The Real Book (of Jazz)

What a fascinating read. It sits right at the intersection of two of my (too many) vicious interests: Jazz music and books. Since the mid-1970s, almost every jazz musician has owned a copy of the same book. It has a peach-colored cover, a chunky, 1970s-style logo, and a black plastic binding. It’s delightfully homemade-looking—like it was printed by a bunch of teenagers at a Kinkos. And inside is the sheet music for hundreds of common jazz tunes—also known as jazz “standards”—all meticulously notated by hand. »

Quicker window snapping on macOS

I never see my macOS desktop. It’s always cluttered with way too many open windows. When I spot those fantastic, tidy and clean Desktops on the internet, I envy their owners. I wonder if and how they manage to keep those desktops tidy like that the whole workday. It must feel so good. I try to keep my windows well arranged. The typical setup might be two windows, from two different apps, tiled side by side. »

School assignments that count: simulating the COVID outbreak with the C language

Giulia got an exciting assignment from her teacher: Write a C program that simulates (a simplified version of) COVID outbreak spreading across a population of 200 people. When a healthy person comes into contact with a sick person, the healthy person becomes ill, too. After some time, a sick person will recover. A recovered person cannot infect a healthy person nor become sick again after coming in contact with a sick person. »

Book Review: In the Heart of the Sea, The Tragedy of the Waleship Essex

While reading Erebus, The Story of a Ship, my attention was caught by a brief mention of the Whaleship Essex. Being the sucker that I am for exploration and dramatic adventure stories from the early days, I researched it, only to surface with Nathaniel Philbricks’ In The Heart of the Sea in my hands. In the Heart of the Sea brings to new life the incredible story of the wreck of the whaleship Essex - an event as mythic in its own century as the Titanic disaster in ours, and the inspiration for the climax of Moby-Dick. »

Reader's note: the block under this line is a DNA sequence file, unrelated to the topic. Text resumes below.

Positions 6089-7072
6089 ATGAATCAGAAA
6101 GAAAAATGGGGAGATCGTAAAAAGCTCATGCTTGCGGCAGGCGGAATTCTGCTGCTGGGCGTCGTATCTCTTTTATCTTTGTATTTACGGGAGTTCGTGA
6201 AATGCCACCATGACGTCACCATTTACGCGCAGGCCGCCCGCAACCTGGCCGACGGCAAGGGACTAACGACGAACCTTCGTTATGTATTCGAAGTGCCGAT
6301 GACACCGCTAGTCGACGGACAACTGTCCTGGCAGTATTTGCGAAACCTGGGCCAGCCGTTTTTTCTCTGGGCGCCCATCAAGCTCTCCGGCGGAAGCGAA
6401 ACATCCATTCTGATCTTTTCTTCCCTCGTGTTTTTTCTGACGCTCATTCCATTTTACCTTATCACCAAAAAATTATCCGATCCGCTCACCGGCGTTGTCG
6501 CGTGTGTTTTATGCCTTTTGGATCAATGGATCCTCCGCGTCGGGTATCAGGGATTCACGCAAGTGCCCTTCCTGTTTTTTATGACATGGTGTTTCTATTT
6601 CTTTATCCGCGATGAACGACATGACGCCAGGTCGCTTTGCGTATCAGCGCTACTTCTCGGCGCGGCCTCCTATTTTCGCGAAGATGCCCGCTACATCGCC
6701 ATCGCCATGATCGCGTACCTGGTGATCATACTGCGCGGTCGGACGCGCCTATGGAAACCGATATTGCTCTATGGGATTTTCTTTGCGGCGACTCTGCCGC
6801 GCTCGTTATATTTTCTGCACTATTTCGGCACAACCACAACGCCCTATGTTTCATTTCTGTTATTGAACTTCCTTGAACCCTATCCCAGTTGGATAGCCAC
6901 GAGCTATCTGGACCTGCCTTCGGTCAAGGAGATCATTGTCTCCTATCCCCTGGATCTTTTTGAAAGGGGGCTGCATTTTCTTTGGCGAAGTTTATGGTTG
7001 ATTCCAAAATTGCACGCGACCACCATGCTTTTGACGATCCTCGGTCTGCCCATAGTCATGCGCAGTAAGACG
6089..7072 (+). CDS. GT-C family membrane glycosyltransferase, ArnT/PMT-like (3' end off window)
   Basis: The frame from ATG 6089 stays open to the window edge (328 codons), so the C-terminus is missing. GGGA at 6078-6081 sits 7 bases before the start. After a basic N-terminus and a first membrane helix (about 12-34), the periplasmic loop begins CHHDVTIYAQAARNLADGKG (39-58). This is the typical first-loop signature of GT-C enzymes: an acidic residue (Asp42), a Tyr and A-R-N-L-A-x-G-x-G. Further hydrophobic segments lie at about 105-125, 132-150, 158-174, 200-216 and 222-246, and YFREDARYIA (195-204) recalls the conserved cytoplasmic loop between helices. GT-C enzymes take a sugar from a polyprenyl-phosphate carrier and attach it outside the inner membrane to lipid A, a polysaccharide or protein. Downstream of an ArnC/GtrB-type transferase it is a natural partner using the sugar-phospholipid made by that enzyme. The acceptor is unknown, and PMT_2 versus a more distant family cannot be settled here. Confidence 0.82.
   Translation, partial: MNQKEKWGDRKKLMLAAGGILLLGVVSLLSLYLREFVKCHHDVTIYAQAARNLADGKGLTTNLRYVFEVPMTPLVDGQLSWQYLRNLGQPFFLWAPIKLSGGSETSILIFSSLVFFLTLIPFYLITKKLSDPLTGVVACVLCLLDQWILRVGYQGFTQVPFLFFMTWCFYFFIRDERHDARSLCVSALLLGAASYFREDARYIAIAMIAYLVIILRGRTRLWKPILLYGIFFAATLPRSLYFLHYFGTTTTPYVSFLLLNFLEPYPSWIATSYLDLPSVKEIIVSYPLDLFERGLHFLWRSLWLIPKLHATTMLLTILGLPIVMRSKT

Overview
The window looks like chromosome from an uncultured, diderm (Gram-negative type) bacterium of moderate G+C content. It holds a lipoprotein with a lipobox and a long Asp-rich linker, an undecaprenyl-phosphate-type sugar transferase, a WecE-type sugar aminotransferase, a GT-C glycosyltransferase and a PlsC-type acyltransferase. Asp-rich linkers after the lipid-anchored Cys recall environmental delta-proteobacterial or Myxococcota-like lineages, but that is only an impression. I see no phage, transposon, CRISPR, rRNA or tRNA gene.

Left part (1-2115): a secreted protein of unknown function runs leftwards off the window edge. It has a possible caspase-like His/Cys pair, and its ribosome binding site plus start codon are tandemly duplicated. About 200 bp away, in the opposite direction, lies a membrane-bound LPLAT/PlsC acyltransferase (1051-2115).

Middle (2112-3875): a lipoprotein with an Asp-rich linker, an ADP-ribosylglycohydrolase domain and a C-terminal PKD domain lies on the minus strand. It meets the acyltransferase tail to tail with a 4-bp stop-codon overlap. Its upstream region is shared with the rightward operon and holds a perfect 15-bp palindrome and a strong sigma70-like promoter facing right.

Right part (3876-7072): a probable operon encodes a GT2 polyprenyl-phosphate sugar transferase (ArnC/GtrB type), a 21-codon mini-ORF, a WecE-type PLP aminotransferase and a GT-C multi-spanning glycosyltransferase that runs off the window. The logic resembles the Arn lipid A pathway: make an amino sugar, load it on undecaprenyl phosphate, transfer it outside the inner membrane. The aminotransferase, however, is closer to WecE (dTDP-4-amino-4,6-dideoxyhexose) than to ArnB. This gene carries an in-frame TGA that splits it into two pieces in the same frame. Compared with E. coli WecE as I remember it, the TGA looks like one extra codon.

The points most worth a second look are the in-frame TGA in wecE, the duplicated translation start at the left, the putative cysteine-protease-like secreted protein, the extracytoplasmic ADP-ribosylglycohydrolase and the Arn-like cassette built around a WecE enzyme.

The Hitchhiker’s Guide to Online Anonymity

This is a maintained technical guide that aims to provide introduction to various online tracking techniques, online id verification techniques and guidance to creating and maintaining (truly) anonymous online identities including social media accounts safely and legally. No pre-requisites besides English reading are required. At a glance, I suspect most people will be tempted to dismiss The Hitchhiker’s Guide to Online Anonymity as borderline paranoia. But make no mistake, it is a great resource. »

Half-century of service

Phil and Jeremy both turned 50 this year. They took the opportunity to write some half-century notes. Having turned 50 myself and inspired by them, I thought I would do the same. 0-10 I see the light 50 years ago in Molise, a southern region of Italy that also happens to be the smallest and less known. One year later, my brother joins the family. Our parents are from a small village in Molise heights. »

Get better at programming by learning how things work

When we talk about getting better at programming, we often talk about testing, writing reusable code, design patterns, and readability. All of those things are important. But in this blog post, I want to talk about a different way to get better at programming: learning how the systems you’re using work! This is the main way I approach getting better at programming. Once again, Julia Evans has great sensible advice up on her site. »